or
“I got this monumental ankle sprain when I rolled my foot AFTER THE MOST SPECTACULAR JUMP SHOT EVER!

If you picked “gopher hole”, you’re in the minority.

Landscaping – and even gardening – cause their share of foot and ankle injuries, especially in spring when we’re out of shape. We tend to jump right in where we left off in October, and our bodies just aren’t up to it. Bending, twisting, and lifting or pushing heavy and sharp equipment can cause an injury quite quickly if you don’t take a few precautions.

chainsaw

We hope he’s wearing a good pair of work boots

Wear proper footwear.

It may have been fine when you were a teenager to wear worn-out sneakers when you cut the lawn. As an adult, you should wear athletic shoes which support your feet well and will protect them if you step on a rock you didn’t expect to be there. Or in the groundhog hole which magically appeared overnight.

If your ankles or feet have been subject to injuries in the past, or if you’re landscaping with sharp equipment, wear a quality pair of work boots (not garden boots, which offer little protection beyond moisture). If you’re a landscaper, work boots with good support and metal-tipped toes should always be on your feet. Work boots will also protect your feet in the event you accidentally drop any equipment with sharp blades or heavy bottoms (like a tamper).

Don’t work on a wet lawn.

When grass is even a little wet, it can be very slippery. If you have a slope or hill on your lawn, cutting it when wet can be especially dangerous. Wait to mow your lawn until the turf is completely dry.

Use equipment with safety shutoffs.

Decades ago, equipment with sharp blades only stopped turning when you intentionally shut it off, which allowed chainsaws to run out of control, and feet to slide under lawnmowers while the blades were still turning. Fortunately, most modern lawnmowers, edgers, tillers, cultivators, post hole diggers, chain saws, and other equipment with high speed, rotating blades or teeth, stop as soon as you let go of the handle or trigger. If you’re still using decades-old equipment which doesn’t have a shutoff feature, it’s time to upgrade.

Shovels and other step-on equipment can cause surprising damage to your feet.

If you’re doing a project that requires a lot of digging, or using equipment like manual aerators for your lawn, wear quality work boots at all times. The repeated stepping-on-with-force required with these tools can cause injuries like sesamoiditis, plantar fasciitis, sprains and fractures.

If you have ankle, foot, leg, or back issues, stretch before you start.

In gardening and landscaping, lots of bending, squatting, twisting and turning is required, sometimes while holding or moving heavy equipment. Injuries happen remarkably quickly when your body isn’t prepared for them. We recommend that those who have previous injuries of the back, hip, legs, feet, or ankles, or are over 50, stretch before they begin their activities.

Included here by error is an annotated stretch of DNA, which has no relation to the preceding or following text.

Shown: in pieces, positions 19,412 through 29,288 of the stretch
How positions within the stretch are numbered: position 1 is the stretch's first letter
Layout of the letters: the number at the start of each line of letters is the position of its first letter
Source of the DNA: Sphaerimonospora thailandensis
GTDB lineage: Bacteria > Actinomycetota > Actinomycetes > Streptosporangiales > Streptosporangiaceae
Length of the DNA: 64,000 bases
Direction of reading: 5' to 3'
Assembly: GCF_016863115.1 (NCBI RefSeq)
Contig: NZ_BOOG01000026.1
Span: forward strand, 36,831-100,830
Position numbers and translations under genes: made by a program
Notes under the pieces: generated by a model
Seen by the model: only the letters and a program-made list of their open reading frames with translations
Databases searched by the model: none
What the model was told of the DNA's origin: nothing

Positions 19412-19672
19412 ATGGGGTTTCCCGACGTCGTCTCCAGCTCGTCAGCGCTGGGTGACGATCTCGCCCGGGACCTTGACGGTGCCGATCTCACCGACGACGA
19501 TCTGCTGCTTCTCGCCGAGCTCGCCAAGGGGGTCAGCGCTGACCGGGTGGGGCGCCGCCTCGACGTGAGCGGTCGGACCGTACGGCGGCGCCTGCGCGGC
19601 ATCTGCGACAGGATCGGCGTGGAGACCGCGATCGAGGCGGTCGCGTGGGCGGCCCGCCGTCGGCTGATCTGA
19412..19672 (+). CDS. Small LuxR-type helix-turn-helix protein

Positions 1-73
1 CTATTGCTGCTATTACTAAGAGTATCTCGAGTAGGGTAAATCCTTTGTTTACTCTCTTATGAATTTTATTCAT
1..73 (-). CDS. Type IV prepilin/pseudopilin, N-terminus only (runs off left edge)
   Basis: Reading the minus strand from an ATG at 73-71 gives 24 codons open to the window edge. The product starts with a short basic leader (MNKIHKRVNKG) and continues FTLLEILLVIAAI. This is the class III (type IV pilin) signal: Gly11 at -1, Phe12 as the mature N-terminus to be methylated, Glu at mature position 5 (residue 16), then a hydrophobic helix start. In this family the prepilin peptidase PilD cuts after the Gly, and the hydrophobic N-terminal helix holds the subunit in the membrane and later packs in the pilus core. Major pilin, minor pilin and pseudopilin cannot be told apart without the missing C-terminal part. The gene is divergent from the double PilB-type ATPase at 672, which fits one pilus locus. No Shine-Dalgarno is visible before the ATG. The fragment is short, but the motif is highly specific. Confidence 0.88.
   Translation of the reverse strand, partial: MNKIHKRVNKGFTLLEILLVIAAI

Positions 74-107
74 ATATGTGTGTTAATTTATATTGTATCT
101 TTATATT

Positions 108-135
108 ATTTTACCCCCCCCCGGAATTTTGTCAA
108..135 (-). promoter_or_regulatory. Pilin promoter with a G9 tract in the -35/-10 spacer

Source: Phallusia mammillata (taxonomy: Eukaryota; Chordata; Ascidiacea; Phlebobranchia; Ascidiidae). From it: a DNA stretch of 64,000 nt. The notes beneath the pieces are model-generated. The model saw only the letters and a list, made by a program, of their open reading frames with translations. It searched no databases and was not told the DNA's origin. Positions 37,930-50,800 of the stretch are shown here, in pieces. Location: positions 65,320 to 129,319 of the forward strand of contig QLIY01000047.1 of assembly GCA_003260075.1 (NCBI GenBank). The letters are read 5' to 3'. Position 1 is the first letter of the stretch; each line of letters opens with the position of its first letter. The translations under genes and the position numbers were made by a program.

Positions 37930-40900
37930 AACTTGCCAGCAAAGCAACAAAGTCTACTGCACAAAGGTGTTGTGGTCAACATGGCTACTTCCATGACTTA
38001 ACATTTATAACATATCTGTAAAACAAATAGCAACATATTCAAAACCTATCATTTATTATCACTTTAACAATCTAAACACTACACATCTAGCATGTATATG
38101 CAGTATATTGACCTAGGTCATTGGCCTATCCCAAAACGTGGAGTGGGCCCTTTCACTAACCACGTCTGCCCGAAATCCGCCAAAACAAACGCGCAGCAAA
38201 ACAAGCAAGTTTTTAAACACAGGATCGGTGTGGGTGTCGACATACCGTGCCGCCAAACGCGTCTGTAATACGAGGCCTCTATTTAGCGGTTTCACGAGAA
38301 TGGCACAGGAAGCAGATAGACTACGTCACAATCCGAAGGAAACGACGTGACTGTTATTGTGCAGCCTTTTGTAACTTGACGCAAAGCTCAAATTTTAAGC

Taking these precautions and wearing work boots when you garden or landscape may not make you look like the coolest guy or girl on the block, but they’ll keep you out of the podiatrist’s office. Or the ER.

 

Why You Should Skip the Flip-Flops This Summer

7 May
Flip-flops are just so easy – slip ’em on and run out the door. Seems like everybody starts wearing them as soon as outdoor temps climb above 50 degrees.

flip-flops-bad-for-your-feet

Unfortunately, flip-flops are just about the worst thing you can wear on your feet. In fact, there is a growing problem of heel pain among teens and young adults, which podiatrists are attributing to wearing this paper-thin footwear (no doubt intensified by the obesity epidemic).

Walking barefoot is better for your feet than walking in flip-flops. If your feet have any abnormal biomechanics, flip-flops can accentuate these problems, leading to plantar fasciitis and accelerating other foot problems.

Think about it: the bones in your feet are the base of your skeleton and your body weight is riding on them. If your feet aren’t supported correctly, the rest of your bones, joint, tendons, and muscles have to make up for it. The stress shifts elsewhere and that leads to foot pain, heel pain, leg pain, hip pain, bad knees, sore back, and any number of other ailments.

Naturally, wearing flip-flops in the sauna, locker room, or by the pool won’t cause any harm. But as everyday footwear, we suggest you make a smarter choice.

So how exactly do flip-flops affect your feet?

Toes: That little thong that slips between your toes actually makes the muscles in your feet work overtime. The perpetual gripping this requires of your feet can lead to a nasty case of tendinitis, hammertoes, and bunions. Additionally, bare skin rubbing against the plastic or leather thong can lead to nasty blisters.

Fractures: With no support under your feet, all of that pressure from your body weight can create stress fractures in the bones of your feet. If you spend a lot of time on your feet in flip-flops, this is very likely to occur.

Bottom of your feet: The flip-flop isn’t stationary on your foot like an athletic shoe is. Since the bottom of your foot is in a constant sliding motion against the material, it can create a burning feeling or blisters, especially on hot days.

Arch and heel pain: If your footwear doesn’t support your arch, you run an excellent chance of developing plantar fasciitis, the inflammation of the band of tissue which runs along the bottom of your foot, connecting your heel to your arch. Pain may be felt anywhere along the plantar fascia.

For summer footwear, we suggest that you always wear athletic shoes that fit properly or a solid, rugged pair of sandals with significant arch support and a heavy sole.

Thanks to Huffington Post for this excellent infographic on what happens to your feet when you wear flip-flops.

flip flops